Real-Time Big Data Analytics, Sustainable Industry 4.0 Wireless Networks, and Internet of Things-based Decision Support Systems in Cyber-Physical Smart Manufacturing.

AuthorHamilton, Steve
  1. Introduction

    A smart factory is efficient in manufacturing heterogeneous products in compliance with consumers' preferences at superior quality and output. (Lee et al., 2021) Production data obtained from the equipment harnessing machine learning algorithms can be deployed to advance a streamlined sustainable manufacturing system. (Jamwal et al., 2021) Industrial Internet of Things improves smart manufacturing operations (Tucker, 2021) that optimize productivity by use of groundbreaking approaches. (Singh et al., 2021)

  2. Conceptual Framework and Literature Review

    Internet of Things devices/equipment are instrumental in the performance and management of smart factories. (Lee et al, 2021) The advancement of a machine learning-based sustainable manufacturing framework is rewarding for most industries to attain operability. (Jamwal et al, 2021) Industry 4.0 developments in technology further sustainable supply chain proposals that can optimize economic gains, decrease environmental consequences, and catalyze social development. (Sharma et al., 2021) Industry 4.0 is a smart manufacturing ecosystem developed on cyber-physical systems, merging Internet of Things solutions across a robust horizontal and vertical system integration pattern. (Ciliberto et al., 2021) Big data analytics can convert massive volumes of input into valuable information in Industry 4.0, facilitating ingenious and swift decision-making approaches (Andronie et al., 2021a, b; Grayson, 2020; Lazaroiu et al, 2017; Popescu Ljungholm and Olah, 2020) when connected with competent domain knowledge. (Chang et al., 2021) Manufacturing quality prediction is decisive in enterprise production management, supplying data support for soundness evaluation and parameter upgrade, and consequently enhancing the smart management level of shop floors and assisting in achieving first-rate items at diminished expenses. (Bai et al, 2021)

  3. Methodology and Empirical Analysis

    Using and replicating data from Capgemini, Forrester, Microsoft, PwC, Siemens, and SME, I performed analyses and made estimates regarding big data-driven manufacturing. Descriptive statistics of compiled data from the completed surveys were calculated when appropriate.

  4. Survey Methods and Materials

    The interviews were conducted online and data were weighted by five variables (age, race/ethnicity, gender, education, and geographic region) using the Census Bureau's American Community Survey to reflect reliably and accurately the demographic composition of the United States. Any survey which did not reach greater than 50% completion was removed from subsequent analysis to ensure quality. The data was weighted in a multistep process that accounts for multiple stages of sampling and nonresponse that occur at different points in the survey process. Test data was populated and analyzed in SPSS to ensure the logic and randomizations were working as intended before launching the survey. To ensure high-quality data, data quality checks were performed to identify any respondents showing clear patterns of satisficing. The cumulative response rate accounting for non-response to the recruitment surveys and attrition is 2.5%. The break-off rate among individuals who logged onto the survey and completed at least one item is 0.2%. Sampling errors and test of statistical significance take into account the effect of weighting. Question wording and practical difficulties in conducting surveys can also introduce error or bias into the findings of opinion polls. The sample weighting was accomplished using an iterative proportional fitting process that simultaneously balanced the distributions of all variables. Stratified sampling methods were used and weights were trimmed not to exceed 3. Average margins of error, at the 95% confidence level, are +/-2%. The design effect for the survey was 1.3. For tabulation purposes, percentage points are rounded to the nearest whole number. The precision of the online polls was measured using a Bayesian credibility interval. Confirmatory factor analysis was employed to test for the reliability and validity of measurement instruments. Descriptive statistical analysis and multivariate inferential tests were undertaken for the survey responses and for the purpose of variable reduction in regression modeling. Multivariate analyses, and not univariate associations with outcomes, are more likely to factor out confounding covariates and more precisely determine the relative significance of individual variables. Independent t-tests for continuous variables or chi-square tests for categorical variables were employed. An Internet-based survey software program was utilized for the delivery and collection of responses. All procedures performed in studies involving human participants were in accordance with the ethical standards of the institutional and/or national research committee and with the 1964 Helsinki declaration and its later amendments or comparable ethical standards. An informed e-consent was obtained from individual participants. Study participants were informed clearly about their freedom to opt out of the study at any point of time without providing justification for doing so.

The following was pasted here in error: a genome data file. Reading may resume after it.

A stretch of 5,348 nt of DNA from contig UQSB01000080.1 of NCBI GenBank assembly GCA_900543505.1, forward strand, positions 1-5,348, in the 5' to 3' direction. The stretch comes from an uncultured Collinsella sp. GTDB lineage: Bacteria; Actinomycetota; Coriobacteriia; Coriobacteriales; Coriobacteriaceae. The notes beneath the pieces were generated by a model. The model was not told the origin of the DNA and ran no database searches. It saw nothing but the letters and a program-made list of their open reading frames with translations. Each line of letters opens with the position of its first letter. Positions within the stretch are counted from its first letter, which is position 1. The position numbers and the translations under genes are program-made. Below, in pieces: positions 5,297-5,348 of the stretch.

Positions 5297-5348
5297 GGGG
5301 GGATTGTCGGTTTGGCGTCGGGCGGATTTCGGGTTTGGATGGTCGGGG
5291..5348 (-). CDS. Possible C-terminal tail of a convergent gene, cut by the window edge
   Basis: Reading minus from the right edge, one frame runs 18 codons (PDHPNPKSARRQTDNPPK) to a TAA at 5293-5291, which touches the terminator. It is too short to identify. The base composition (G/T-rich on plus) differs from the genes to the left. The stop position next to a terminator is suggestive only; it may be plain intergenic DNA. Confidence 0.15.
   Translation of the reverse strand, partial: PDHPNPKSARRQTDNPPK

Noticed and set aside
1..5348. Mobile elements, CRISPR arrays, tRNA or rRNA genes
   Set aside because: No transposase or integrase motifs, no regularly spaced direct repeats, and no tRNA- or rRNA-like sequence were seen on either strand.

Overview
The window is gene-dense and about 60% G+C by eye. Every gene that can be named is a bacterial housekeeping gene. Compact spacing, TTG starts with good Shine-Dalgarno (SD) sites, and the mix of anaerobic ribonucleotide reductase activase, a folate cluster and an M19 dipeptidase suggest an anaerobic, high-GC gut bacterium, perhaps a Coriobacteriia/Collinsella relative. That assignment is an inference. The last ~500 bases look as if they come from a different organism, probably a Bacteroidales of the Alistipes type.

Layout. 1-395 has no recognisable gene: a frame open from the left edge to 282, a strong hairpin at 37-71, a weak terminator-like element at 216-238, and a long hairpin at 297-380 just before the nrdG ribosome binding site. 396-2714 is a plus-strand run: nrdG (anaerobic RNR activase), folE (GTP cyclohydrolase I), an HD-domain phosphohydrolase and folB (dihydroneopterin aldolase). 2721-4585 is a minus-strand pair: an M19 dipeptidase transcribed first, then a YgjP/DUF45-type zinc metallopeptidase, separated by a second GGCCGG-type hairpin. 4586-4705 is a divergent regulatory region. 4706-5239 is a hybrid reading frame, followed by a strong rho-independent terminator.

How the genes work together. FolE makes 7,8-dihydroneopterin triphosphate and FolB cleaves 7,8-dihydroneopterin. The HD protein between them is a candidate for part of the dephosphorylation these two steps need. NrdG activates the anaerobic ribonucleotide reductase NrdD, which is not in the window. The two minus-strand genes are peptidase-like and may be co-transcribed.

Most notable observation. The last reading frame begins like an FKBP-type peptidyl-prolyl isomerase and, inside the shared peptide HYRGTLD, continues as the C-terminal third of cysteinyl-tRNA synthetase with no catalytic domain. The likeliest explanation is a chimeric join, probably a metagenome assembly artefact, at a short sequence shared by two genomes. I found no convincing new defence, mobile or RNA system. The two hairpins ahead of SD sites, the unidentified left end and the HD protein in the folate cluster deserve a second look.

5. Results and Discussion

    As smart plants integrate data technologies, facilities and devices are networked across the central wireless communication, so as input can be smoothly linked between operations (Kliestik et al., 2020a, b, c) and configure a coherent, consolidated, and flawless production environment. (Lee et al., 2021) Smart manufacturing is reinforced through time series...

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